"Let unity, the greatest good of all goods, be your preoccupation." - St. Ignatius of Antioch (Letter to St. Polycarp)
Sunday, September 7, 2008
How would Protestants know when to come back?
How would Protestants know when to come back to the Catholic Church? This question came to mind when reading the 1994 document "Evangelicals and Catholics Together" and the "Joint Declaration on the Doctrine of Justification" worked out by Lutherans and Catholics in 1999. The question resurfaced when reflecting on Mark Noll's book Is the Reformation Over?, published in 2005. (See his interview here.)
The second question that came to my mind was about memory. Is there in Protestantism enough of a collective memory of the sixteenth century separation from the Catholic Church to be aware that should certain conditions be attained within the Catholic Church, conditions that were allegedly lacking so as to justify the separation, Protestants should seek to be rejoined to her in full communion?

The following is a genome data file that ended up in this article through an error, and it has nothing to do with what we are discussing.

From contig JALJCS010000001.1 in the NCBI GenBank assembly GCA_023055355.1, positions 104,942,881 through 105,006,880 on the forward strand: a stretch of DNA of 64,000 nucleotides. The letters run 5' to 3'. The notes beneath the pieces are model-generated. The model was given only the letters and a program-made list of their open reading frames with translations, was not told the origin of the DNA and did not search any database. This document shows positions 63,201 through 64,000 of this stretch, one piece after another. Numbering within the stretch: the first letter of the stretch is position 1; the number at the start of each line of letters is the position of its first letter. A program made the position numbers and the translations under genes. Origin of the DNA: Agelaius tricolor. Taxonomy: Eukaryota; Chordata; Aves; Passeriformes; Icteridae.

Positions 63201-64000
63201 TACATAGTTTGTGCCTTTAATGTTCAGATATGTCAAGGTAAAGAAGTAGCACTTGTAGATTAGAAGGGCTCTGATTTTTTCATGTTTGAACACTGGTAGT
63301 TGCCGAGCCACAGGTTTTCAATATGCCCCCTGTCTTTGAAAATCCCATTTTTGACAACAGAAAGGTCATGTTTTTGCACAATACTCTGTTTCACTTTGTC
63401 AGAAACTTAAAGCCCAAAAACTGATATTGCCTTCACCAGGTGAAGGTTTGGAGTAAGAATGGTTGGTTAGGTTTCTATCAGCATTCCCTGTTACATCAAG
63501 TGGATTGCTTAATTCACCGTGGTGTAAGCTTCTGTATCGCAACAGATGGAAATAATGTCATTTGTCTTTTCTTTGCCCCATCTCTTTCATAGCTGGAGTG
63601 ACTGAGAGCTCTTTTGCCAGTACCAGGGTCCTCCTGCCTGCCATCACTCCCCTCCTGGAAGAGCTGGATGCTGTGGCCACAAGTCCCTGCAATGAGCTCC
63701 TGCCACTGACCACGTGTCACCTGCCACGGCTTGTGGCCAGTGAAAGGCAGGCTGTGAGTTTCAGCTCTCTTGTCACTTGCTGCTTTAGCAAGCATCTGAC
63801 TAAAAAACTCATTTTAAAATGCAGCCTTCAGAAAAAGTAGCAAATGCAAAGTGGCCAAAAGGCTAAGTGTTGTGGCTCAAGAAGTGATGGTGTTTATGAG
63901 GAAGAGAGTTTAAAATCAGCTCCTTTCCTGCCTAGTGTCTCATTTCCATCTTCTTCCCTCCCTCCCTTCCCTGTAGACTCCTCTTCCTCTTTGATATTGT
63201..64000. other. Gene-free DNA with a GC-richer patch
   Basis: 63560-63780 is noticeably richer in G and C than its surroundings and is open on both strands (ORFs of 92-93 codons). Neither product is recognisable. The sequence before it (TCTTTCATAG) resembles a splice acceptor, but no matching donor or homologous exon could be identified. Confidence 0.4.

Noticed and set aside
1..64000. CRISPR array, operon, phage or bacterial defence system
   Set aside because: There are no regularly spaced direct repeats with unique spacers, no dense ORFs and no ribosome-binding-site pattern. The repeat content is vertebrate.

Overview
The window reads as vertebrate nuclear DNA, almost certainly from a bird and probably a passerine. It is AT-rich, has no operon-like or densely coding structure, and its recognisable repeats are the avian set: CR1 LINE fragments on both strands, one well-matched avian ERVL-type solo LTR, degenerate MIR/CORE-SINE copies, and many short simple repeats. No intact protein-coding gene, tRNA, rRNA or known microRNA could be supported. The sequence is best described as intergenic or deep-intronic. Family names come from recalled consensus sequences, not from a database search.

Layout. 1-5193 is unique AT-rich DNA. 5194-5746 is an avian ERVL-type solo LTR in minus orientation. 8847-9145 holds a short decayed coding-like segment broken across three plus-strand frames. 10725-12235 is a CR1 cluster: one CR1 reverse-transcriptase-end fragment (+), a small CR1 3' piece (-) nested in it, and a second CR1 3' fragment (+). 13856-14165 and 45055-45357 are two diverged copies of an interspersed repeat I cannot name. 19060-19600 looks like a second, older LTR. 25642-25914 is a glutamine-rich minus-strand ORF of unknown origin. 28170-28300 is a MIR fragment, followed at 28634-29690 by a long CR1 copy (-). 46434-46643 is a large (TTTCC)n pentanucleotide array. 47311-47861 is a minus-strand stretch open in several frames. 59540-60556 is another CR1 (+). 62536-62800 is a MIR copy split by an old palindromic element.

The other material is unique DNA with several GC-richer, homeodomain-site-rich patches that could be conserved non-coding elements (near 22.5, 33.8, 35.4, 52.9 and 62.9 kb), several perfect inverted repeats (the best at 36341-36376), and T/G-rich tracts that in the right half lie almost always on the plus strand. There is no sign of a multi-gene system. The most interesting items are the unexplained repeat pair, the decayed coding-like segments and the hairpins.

The second question concerns me more than the first. Over a long period of time it is easy to forget our history, and thereby come to accept a state of schism as normal, ordinary, and acceptable. If the memory of the separation is lost, then the first question will not even be asked, and thus the desire to be reunited will be absent. Without memory of the separation, the separated state becomes the accepted, comfortable and presumed permanent state. When the very conception of visible unity is lost from memory, mere 'invisible unity' takes its place by default as the unity to which Christ calls His followers.
Any thoughts on these two questions?